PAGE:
“I did,” I said about the hero question. “I just… I’m not sure—” I shrugged. “No one wants to read about a blind superhero.”

“That’s your motivation now? ‘No one wants to read it’?” I could not hear Archer sigh over the noise of the plane, but I was sure he did. “I thought this was for fun. What difference does it make if nameless strangers want to read your comic book? One step at a time, Noah. Isn’t the point of the outline writing what you care about? Next, you’ll be telling me your hero isn’t even gay.”

“I just don’t think blind will work.” I felt into the now empty aisle seat to my right for my water bottle.

“That’s mine,” Archer said as I removed the cap.

“It is not. I tore the paper on mine so I could feel it.” I drank. “You’re such a dickhead sometimes.”

He chuckled.

“What would I do besides enhanced non-sight senses? Hence, a Daredevil ripoff?” I asked, carefully twisting the cap back in place. “It’s been done before. Anyway, don’t you think a gay, blind superhero is a bit much?”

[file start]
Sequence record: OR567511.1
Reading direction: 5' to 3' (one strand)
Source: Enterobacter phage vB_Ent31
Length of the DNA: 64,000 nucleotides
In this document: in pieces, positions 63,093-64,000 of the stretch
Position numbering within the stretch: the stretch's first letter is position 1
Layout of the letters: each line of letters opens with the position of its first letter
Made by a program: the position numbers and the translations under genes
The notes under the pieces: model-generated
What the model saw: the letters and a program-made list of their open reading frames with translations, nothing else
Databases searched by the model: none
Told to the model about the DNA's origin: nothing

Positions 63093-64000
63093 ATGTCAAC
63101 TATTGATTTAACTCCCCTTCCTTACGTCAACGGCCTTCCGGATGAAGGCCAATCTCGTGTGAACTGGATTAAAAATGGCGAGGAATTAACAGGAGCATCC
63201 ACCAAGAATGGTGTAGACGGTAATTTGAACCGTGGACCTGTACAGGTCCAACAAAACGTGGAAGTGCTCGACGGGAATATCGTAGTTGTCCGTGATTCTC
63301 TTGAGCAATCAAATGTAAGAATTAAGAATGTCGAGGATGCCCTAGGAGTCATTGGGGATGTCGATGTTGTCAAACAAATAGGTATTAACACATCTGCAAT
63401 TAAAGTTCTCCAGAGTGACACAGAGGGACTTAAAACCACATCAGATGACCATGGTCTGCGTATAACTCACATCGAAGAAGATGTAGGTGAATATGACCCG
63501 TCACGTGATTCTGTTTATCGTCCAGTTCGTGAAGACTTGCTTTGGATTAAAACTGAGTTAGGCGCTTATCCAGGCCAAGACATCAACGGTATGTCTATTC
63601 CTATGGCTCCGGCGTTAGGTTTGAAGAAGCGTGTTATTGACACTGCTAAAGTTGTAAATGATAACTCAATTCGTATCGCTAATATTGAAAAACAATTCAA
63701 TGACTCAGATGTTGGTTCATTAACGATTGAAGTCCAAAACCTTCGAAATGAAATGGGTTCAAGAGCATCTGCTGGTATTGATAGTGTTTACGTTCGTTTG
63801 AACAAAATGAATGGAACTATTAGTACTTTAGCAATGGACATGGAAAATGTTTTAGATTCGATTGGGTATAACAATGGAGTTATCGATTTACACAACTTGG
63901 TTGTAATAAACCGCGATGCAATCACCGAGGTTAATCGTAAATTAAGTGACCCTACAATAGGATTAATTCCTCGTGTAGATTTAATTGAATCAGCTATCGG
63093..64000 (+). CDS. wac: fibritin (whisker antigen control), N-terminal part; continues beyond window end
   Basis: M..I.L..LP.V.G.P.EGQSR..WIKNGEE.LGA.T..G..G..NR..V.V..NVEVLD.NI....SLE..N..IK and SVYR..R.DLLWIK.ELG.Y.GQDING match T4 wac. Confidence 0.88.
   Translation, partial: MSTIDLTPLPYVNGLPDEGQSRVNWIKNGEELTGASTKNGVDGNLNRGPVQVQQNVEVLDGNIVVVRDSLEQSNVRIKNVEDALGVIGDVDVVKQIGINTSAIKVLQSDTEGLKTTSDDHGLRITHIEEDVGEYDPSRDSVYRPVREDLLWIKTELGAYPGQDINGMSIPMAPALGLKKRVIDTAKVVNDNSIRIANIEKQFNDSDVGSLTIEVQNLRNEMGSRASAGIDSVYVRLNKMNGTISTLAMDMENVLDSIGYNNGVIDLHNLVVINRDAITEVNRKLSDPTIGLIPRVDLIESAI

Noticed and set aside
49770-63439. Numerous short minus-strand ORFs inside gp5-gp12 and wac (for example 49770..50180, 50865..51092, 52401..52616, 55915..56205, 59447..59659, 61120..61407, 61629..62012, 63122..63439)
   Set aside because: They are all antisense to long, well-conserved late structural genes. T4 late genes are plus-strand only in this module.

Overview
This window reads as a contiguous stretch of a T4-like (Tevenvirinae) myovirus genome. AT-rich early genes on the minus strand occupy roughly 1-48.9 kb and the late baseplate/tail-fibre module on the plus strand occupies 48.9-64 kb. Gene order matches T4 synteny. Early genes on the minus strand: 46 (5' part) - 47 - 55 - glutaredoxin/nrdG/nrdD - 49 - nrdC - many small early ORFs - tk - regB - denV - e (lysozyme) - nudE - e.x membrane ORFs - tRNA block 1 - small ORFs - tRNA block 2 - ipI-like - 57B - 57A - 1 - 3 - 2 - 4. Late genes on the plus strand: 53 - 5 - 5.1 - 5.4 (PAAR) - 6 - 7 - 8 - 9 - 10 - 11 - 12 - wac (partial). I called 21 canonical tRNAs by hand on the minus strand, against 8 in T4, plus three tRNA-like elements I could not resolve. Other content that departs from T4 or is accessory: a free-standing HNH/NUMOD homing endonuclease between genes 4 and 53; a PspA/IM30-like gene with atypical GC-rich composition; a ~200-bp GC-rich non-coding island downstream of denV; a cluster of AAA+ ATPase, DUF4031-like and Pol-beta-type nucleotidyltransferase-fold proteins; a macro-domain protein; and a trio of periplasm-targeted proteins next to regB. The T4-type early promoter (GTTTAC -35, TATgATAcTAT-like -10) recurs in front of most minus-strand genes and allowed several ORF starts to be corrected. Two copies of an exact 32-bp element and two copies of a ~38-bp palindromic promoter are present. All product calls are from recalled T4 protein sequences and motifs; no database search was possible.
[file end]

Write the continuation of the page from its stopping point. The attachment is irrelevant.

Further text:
“Maybe for the 1970s. You just said it: so much has been done before. It’s time for a blind gay superhero. Not to mention a few leading women who dress like normal people in safe, practical costumes. Not bras and shin guards to fight all the creatures of the underworld.”

“Your views are too radical for today’s fantasy audience—”

“First of all, that’s not even true.” Now he just sounded irritated. “There are a lot of smart people in the world who are fed up with panty heroines, and there are gay superheroes around already. Second, I told you to stop with the audience bit. If you’re not doing this outline for yourself, who, exactly, are you writing for?”

I sat in silence, leaned close to him at the window so we could hear one another.